Titian studied painting in the shop of Gentile and Giovanni Bellini. He also worked with Giorgione in 1508 on frescoes (now nearly obliterated) for the facade of the Fondaco dei Tedeschi in Venice. In 1511 he executed frescoes of the miracles of St. Anthony for the Scuola del Santo, Padua. After the deaths of Giorgione and of Giovanni Bellini, Titian was established as the finest painter in Venice. In 1518 he completed the celebrated altarpiece of the Assumption of the Virgin (Church of Santa Maria Gloriosa dei Frari, Venice). During the rest of his career rulers throughout Europe showered him with commissions and honors. His work was eagerly sought by the ducal families of Ferrara, Mantua, and Urbino. Emperor Charles V made him a Count Palatine. Philip II of Spain was also an enthusiastic patron.
In 1545 Titian went to Rome, where he was quartered in the Belvedere of the Vatican. He painted the striking, though unfinished, portrait of Pope Paul III with his grandsons Ottavio (the second Duke of Parma) and Cardinal Alessandro Farnese (Pinacoteca, Naples). For Cardinal Farnese he painted a Danaë (Naples), of which he was later to make several versions. In Rome Titian came into contact with Michelangelo and shared his interest in ancient monuments. Returning to Venice, he was invited in 1548 to Augsburg by Charles V. There he executed many portraits of dignitaries and probably, during the course of his conversations with the emperor, conceived the idea of the magnificent La Gloria (1554; Prado), in which Charles and his deceased wife are presented to the Holy Trinity.
In 1553 Titian began work on a cycle of mythological pictures for Philip II which included Diana and Callisto and Diana Surprised by Acteon (both 1559; National Gall., Edinburgh); the Rape of Europa (1559; Gardner Mus., Boston); and Perseus and Andromeda (c.1555; Wallace Coll., London). Also for Philip II he executed a large number of religious works intended for the Monastery of San Lorenzo del Escorial. Among these were Adam and Eve (c.1570; Prado) and the Martyrdom of St. Lawrence (1564-67; Escorial). After 1552, Titian remained in Venice, living in princely splendor and surrounded by friends who included the writer Pietro Aretino and the architect Jacopo Sansovino.
Titian's work may be divided into three phases. The first is marked by the strong influence of Giovanni Bellini and Giorgione, exemplified in the so-called Sacred and Profane Love (c.1513; Borghese Gall., Rome) and in the Madonna of the Cherries (c.1515; Vienna). The attribution of certain works such as the Fěte Champětre (Louvre) is still a matter of controversy; some historians attribute the work to Giorgione.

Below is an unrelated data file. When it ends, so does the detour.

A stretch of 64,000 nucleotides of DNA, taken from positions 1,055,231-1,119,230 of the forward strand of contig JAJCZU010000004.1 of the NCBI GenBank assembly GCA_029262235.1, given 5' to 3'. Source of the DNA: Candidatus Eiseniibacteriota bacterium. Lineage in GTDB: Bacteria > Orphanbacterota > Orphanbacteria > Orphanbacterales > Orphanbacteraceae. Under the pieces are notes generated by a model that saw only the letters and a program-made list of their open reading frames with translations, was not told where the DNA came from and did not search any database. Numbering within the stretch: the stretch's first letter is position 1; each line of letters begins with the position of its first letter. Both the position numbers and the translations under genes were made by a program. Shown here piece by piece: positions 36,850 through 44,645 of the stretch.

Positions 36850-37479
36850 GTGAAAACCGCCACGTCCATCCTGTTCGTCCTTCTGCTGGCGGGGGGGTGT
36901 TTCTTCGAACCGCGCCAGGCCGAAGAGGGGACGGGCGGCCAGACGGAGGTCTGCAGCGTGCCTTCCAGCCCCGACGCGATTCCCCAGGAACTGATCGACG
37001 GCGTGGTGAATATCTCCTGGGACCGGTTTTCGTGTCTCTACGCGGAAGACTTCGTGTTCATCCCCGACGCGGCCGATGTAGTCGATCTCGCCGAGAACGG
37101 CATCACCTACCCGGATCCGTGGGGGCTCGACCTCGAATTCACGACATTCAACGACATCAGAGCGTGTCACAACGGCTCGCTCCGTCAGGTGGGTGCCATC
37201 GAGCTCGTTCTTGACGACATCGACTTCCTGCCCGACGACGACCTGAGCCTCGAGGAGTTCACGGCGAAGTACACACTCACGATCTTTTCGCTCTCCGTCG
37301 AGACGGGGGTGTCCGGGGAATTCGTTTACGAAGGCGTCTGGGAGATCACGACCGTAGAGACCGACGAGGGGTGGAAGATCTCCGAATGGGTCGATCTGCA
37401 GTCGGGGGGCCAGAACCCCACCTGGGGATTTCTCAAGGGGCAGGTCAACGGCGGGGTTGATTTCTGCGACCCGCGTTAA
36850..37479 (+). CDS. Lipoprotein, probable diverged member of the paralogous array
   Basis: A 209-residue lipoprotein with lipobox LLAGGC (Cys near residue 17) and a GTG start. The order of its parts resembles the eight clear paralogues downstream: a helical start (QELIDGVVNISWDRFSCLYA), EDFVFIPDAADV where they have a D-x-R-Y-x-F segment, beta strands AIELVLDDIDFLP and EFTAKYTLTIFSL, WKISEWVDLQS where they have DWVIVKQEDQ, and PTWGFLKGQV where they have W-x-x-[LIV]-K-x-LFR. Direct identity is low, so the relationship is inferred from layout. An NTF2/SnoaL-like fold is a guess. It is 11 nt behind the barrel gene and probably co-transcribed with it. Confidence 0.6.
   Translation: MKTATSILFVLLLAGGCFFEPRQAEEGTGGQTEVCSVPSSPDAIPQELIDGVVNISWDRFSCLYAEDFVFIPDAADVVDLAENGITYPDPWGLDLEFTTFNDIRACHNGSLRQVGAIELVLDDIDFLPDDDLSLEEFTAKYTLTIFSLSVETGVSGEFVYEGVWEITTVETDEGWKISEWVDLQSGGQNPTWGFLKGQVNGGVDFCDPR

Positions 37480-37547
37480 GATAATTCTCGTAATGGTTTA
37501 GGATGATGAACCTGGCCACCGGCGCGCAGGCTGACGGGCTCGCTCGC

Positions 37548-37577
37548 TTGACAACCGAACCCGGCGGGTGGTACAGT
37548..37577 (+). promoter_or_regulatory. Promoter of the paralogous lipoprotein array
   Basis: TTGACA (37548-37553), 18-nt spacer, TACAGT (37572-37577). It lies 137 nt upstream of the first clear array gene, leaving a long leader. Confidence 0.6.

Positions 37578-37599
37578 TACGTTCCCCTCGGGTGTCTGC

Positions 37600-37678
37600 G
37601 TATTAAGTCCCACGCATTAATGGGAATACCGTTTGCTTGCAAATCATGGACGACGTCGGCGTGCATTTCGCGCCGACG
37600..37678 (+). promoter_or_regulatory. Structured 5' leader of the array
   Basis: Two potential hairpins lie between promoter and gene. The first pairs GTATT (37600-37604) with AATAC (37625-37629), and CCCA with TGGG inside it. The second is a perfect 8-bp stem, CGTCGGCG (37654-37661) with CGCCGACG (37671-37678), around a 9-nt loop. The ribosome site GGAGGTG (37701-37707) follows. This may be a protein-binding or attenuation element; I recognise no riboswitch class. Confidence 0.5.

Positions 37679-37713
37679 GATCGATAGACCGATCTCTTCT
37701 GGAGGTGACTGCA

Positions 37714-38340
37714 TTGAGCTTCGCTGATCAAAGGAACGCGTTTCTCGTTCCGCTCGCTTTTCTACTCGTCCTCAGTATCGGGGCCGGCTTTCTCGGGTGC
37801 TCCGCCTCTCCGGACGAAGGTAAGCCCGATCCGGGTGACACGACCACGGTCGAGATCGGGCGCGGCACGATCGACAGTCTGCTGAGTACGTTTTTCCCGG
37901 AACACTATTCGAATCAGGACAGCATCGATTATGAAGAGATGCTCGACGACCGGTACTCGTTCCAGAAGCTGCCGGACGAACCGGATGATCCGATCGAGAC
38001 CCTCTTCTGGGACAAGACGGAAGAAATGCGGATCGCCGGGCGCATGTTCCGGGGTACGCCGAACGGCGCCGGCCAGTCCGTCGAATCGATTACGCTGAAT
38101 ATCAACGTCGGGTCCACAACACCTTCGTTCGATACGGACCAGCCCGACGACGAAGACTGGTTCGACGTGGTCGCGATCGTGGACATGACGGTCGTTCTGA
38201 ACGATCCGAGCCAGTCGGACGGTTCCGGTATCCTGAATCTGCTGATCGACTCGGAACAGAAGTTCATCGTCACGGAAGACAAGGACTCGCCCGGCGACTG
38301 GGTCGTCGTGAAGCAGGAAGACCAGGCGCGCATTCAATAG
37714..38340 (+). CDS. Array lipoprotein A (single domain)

During his second phase (c.1518-1550) there is a full development of the dramatic monumentality characteristic of High Renaissance painting. Typical of this phase are the Pesaro Altarpiece (1519-26; Church of Santa Maria Gloriosa dei Frari, Venice), the Presentation of the Virgin (1534-38; Academy, Venice), and the Christ Crowned with Thorns (c.1542; Louvre). Titian also achieved a greater sumptuousness of color and an evocation of sensuous joy in such pictures as the Worship of Venus (1519; Prado), Bacchus and Ariadne (1523; National Gall., London), and the Venus of Urbino (1537; Uffizi). Many of Titian's most famous portraits were painted during this period, including La Bella (1537), Ippolito Rinaldo (c.1545; both: Pitti Palace), and the equestrian portrait of Charles V at the Battle of Mühlberg (1548; Prado).
In Titian's last phase there is an intensification of emotional expression. A deeply personal and mystical spirit becomes visible in a new looseness of brushstroke and subtlety of color. A climactic example is his last painting, the Pietà (Academy, Venice), intended for the artist's own tomb and finished by Palma Giovane.
Throughout his long and prolific career, Titian explored many pictorial problems. The artist was particularly famous for his innovations in the handling of color, a major preoccupation of the Venetian School. His composition and brushwork, as well, were tremendously influential on later artists. Painters from Velázquez to Balthus have studied and valued his work; he serves as an excellent role model for many painters. His influence is felt more strongly in the 20th cent. than that of any other Renaissance artist.
Although most of Titian's paintings are in Europe, examples may be seen in American collections, including the Gardner Museum and the Museum of Fine Arts, Boston; the Metropolitan Museum and the Frick Collection, New York City; the National Gallery of Art, Washington, D.C.; and the Detroit and Kansas City museums.
See studies by H. E. Wethey (2 vol., 1970, 1972), C. Hope (1980), F. Lanzi (1986), and R. Goffen (1998).
(born 1488/90, Pieve di Cadore, Republic of Venice—died Aug. 27, 1576, Venice) Italian painter active in Venice. As a young man he was taught by the Bellini family and worked closely with Giorgione. His early works are so similar in style to Giorgione's as to be indistinguishable, but soon after Giorgione's early death Titian established himself as the leading painter of the Republic of Venice. Among his most important religious paintings is the revolutionary and monumental Assumption (1516–18) for Santa Maria dei Frari, in which the Virgin ascends to heaven in a blaze of colour accompanied by a semicircle of angels. Titian was also interested in mythological themes, and his many depictions of Venus display his work's sheer beauty and inherent eroticism. Bacchus and Ariadne (1520–23), with its pagan abandon, is one of the greatest works of Renaissance art. Titian was sought after for his psychologically penetrating portraits, which include portrayals of leading Italian aristocrats, religious figures, and Emperor Charles V. He reached the height of his powers in The Rape of Europa (circa 1559–62), one of several paintings done for Philip II of Spain. He was recognized as supremely gifted in his lifetime, and his reputation has never declined.